Owners.com, an online platform designed to lower the costs of purchasing a home, commissioned a study to see how consumers are feeling as spring – the traditional launch of the selling season – begins. The top four homebuyers’ worries make it clear that the dark days of 2007 and 2008 are most certainly not forgotten.
Even with a housing market that has staged an epic recovery over the past eight years, consumers, especially those who felt the effects of the Great Recession, don’t go into the home-buying process without anxiety. (For more, see 5 Real Estate Fears That Keep You From Buying.)
If you're in the real estate market this spring – either buying or selling – keep these concerns in mind. Answering them could make the process go more smoothly (and let you sleep better!).
Maybe it’s because it’s the first time that the customer hands over a large amount of cash, but 64% of home buyers fear losing their earnest money, the cash they put down to show that they’re serious about buying the home and won’t back out of the deal without good reason. But don’t be overly concerned. Earnest-money contracts come with contingencies that allow you to get your money back under certain circumstances, such as when the house is appraised for less than expected, your financing falls through, your house doesn’t sell, you discover a major flaw in the house you want or the seller backs out.
One thing to be careful of, though, is the financing; a buyer should have that locked down before making an offer. Not liking the financing terms doesn’t normally qualify for an earnest-money refund.
You absolutely fell head over heels in love with a home. The bank or mortgage company approved the loan, and now you have a dream home that takes so much of your monthly income that basic living expenses are a struggle. That’s called being “house poor,” and 61% of home buyers are worried this could happen to them.
The key is to know how much you can afford before house-hunting. You could start with one of the many free online calculators that will help you estimate how much you can afford. Then you can work with a mortgage broker, banker or other professional to get a more official sense of what you can qualify for.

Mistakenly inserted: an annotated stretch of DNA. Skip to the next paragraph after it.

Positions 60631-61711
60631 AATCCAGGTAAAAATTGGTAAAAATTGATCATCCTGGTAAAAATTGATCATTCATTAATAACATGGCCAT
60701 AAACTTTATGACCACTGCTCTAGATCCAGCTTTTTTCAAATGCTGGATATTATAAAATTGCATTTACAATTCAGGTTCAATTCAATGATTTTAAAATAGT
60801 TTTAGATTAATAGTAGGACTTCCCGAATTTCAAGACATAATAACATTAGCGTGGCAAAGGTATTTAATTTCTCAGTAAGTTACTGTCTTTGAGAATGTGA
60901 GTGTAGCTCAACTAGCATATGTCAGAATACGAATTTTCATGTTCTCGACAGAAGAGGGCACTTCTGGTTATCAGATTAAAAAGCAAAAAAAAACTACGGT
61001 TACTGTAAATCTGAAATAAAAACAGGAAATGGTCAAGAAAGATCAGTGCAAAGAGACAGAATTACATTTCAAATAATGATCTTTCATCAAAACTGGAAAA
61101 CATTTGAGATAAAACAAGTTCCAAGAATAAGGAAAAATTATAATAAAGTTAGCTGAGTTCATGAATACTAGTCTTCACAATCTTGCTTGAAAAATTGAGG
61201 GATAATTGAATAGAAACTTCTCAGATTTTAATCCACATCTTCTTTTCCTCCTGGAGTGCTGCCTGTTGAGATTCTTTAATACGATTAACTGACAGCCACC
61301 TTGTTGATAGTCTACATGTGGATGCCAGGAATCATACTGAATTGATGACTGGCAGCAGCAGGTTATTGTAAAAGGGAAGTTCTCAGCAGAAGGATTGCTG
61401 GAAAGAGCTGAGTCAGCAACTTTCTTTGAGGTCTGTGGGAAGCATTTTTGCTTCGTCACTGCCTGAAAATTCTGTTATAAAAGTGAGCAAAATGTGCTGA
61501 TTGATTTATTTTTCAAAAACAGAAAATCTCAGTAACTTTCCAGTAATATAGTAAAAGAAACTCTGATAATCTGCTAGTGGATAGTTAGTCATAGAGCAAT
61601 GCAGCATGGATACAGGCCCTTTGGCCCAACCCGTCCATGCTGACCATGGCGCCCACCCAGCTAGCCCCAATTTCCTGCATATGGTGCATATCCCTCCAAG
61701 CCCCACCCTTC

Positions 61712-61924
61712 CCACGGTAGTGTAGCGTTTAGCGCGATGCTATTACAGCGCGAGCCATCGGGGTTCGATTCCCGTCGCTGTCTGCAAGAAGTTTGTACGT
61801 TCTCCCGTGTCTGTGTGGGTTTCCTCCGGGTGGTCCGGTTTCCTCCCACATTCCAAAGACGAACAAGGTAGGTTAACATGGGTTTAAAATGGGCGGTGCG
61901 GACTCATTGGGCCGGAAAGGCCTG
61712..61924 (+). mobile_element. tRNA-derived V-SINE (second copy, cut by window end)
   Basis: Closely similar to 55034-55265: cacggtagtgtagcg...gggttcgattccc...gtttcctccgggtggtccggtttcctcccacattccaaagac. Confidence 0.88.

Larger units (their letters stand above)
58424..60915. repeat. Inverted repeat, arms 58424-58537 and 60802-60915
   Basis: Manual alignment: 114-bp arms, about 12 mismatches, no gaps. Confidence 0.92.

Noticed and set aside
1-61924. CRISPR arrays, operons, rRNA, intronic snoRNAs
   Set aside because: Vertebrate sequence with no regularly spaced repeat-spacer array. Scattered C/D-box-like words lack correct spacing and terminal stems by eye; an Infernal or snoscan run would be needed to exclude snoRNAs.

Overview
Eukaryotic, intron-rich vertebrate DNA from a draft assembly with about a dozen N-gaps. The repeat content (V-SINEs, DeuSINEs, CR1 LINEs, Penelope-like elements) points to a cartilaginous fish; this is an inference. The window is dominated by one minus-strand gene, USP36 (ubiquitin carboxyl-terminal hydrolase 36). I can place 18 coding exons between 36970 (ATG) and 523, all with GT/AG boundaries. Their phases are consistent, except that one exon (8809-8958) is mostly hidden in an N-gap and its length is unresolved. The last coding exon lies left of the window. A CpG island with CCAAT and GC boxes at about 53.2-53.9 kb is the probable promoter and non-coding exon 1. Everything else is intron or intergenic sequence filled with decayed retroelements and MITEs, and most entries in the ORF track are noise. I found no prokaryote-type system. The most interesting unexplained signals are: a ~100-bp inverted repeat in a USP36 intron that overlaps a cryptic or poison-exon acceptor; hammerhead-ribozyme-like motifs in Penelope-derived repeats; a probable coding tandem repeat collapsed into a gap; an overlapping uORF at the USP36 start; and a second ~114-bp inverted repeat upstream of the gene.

The owners.com survey also found that on average 55% of consumers are willing to go over budget, prepared to spend as much as an extra $38,000. Because there will always be expenses you didn’t think of, you should resist the urge and stick with something you can afford. If it’s not your dream home, start saving for your next home purchase or keep renting until you can amass enough to afford what you want. How Much Mortgage Can You Afford? will walk you through the decision steps.
In some cities inventory has become so low that most homes receive multiple offers. That’s why 59% of those surveyed said they have a legitimate worry about being outbid on the home they really want. This is another reason to find a property in the middle of your price range instead of the top. If you have room to up your offer, you could still get the home by improving your bid. Sometimes, the right letter can even make a difference in turning the sale your way (see How to Write a Homebuyer's Letter to a Seller).
One of the more alarming findings of the study is that consumers are willing to give up long-term saving and investing goals to afford a home this year. A massive 87% said they would give up meals outside the home, and 86% said they would buy fewer clothes – both admirable financial decisions – but 76% said they would stop investing in stocks, 72% said they would give up contributing to other investment funds and 61% will stop saving for an emergency. Not investing for retirement so you can afford a home is probably not the best financial strategy.
Remember that when you’re house-hunting, you will see plenty of properties that don’t fall within your budget. The concerns that buyers voiced above are a result of failing to set a realistic budget and sticking to it. Make sure your realtor only shows you homes that are in the middle of your price range. This will keep you from falling in love with a home you can’t afford and give you financial breathing room should something go wrong in the future. (For more, see How to Buy Your First Home: A Step-by-Step Tutorial.)